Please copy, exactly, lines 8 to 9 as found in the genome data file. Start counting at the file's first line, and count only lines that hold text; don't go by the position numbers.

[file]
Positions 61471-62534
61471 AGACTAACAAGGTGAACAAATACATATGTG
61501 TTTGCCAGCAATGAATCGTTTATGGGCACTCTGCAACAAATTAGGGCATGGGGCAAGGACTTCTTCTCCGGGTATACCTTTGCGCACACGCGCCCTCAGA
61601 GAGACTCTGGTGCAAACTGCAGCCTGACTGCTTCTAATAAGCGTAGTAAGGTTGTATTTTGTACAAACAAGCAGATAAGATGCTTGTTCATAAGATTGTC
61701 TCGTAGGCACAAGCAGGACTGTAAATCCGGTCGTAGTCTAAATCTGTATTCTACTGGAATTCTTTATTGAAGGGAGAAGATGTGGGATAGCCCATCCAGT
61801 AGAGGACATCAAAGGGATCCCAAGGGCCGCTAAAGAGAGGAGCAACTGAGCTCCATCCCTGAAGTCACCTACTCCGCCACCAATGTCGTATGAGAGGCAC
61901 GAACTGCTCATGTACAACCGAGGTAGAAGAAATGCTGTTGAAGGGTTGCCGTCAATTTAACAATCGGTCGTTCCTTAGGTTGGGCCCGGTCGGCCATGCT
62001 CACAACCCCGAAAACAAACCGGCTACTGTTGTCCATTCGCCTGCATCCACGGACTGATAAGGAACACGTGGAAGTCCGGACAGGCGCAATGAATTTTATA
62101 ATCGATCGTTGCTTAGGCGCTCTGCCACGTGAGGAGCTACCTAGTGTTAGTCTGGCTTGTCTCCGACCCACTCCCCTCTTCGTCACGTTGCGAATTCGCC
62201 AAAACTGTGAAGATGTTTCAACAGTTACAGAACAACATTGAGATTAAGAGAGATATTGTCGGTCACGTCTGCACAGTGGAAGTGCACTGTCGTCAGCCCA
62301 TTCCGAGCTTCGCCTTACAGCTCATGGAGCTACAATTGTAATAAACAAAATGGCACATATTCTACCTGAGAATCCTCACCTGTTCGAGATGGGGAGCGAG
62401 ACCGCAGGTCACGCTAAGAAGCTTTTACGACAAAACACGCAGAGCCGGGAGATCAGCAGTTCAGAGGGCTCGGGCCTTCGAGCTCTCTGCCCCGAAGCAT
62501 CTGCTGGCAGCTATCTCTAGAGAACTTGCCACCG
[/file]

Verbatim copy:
62001 CACAACCCCGAAAACAAACCGGCTACTGTTGTCCATTCGCCTGCATCCACGGACTGATAAGGAACACGTGGAAGTCCGGACAGGCGCAATGAATTTTATA
62101 ATCGATCGTTGCTTAGGCGCTCTGCCACGTGAGGAGCTACCTAGTGTTAGTCTGGCTTGTCTCCGACCCACTCCCCTCTTCGTCACGTTGCGAATTCGCC